The Clean Shipping Alliance 2020 took advantage of the 6th session of the International Maritime Organization (IMO) Sub-Committee on Pollution Prevention and Response (PPR6) held in London this week – and the presence of member state delegates from across the world – to hold its first technical conference and present a detailed study of the composition and quality of exhaust gas cleaning system (EGCS, or “scrubber”) washwater.
The three-year, Carnival-led study collected 281 wash water samples from 53 EGCS-equipped cruise ships, the largest washwater data set in the marine industry, which were then assessed against 54 different test parameters by ISO accredited independent laboratories.
The resulting laboratory analysis reports were then evaluated by Classification Society DNV GL’s Maritime Advisory Services and the data compared against various water quality standards, after first confirming that the samples analysed were consistently well within the allowable IMO criteria and regulatory limits.
Then the results were compared to selected national and International water quality standards and land-based wastewater discharge limits, including the German Waste Water Ordinance, the EU Industrial Emissions Directive 2010/75/EU, and the EU Surface Water Standards Directive 2013/39/EU. While these comparisons are not directly applicable to exhaust gas cleaning systems (EGCS), as well-established and representative water quality standards that are protective of the environment, they were appropriate to serve as study benchmark standards.
The EGCS results compared favourably with all of these standards.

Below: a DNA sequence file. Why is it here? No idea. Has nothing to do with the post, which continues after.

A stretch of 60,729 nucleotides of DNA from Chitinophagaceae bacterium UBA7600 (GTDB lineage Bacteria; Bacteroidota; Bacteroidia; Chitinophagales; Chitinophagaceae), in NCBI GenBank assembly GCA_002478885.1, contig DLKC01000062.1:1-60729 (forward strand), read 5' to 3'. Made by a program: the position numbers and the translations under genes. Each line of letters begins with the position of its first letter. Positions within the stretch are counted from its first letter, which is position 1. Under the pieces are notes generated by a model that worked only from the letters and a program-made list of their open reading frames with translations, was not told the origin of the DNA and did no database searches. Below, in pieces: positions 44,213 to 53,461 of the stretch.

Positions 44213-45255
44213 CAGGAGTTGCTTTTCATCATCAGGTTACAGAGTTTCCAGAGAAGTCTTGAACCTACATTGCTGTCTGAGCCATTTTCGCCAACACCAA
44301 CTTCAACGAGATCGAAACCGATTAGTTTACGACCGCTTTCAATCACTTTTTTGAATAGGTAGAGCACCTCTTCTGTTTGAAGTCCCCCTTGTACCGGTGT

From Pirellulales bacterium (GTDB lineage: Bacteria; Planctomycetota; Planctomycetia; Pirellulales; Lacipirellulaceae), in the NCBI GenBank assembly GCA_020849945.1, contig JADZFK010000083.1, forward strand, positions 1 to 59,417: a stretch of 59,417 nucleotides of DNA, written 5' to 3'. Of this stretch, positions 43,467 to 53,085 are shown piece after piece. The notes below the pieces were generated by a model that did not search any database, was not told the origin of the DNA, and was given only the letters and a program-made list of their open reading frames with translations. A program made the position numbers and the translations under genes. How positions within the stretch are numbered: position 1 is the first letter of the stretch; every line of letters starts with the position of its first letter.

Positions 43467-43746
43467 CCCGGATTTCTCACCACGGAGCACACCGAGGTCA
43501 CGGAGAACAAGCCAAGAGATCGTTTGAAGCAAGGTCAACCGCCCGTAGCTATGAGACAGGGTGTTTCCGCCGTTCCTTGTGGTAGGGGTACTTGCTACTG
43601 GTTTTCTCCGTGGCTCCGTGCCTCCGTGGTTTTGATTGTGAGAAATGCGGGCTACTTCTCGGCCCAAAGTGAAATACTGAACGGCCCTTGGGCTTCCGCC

Mike Kaczmarek, Carnival’s Senior Vice President for Marine Technology, “Comparing scrubber wash water to various other major water standards is useful to provide perspective and to illustrate EGCS wash water quality in a way that is easy to understand. These comparisons also provide relatable criteria for a number of specific EGCS parameters of interest, such as PAH concentrations, which also have limits within these standards.
“Although these are all recognized standards that are designed to regulate other waters, they do provide confirmation of the quality of water that operators of this technology are returning to the sea, and they provide strong support to the IMO’s decision to approve these systems as acceptable means of compliance throughout the world’s regional and 2020 global emission control areas (ECAs).”
Ian Adams, Executive Director, CSA 2020, said: “We want to emphasise that this major study was intended to provide an objective assessment of the quality of scrubber wash water through a rigorous comparison to other world water quality standards, and it now represents the largest, most credible and verifiable data set available. And importantly, the results reaffirm that exhaust gas cleaning systems are effective and safe for the ocean environment.”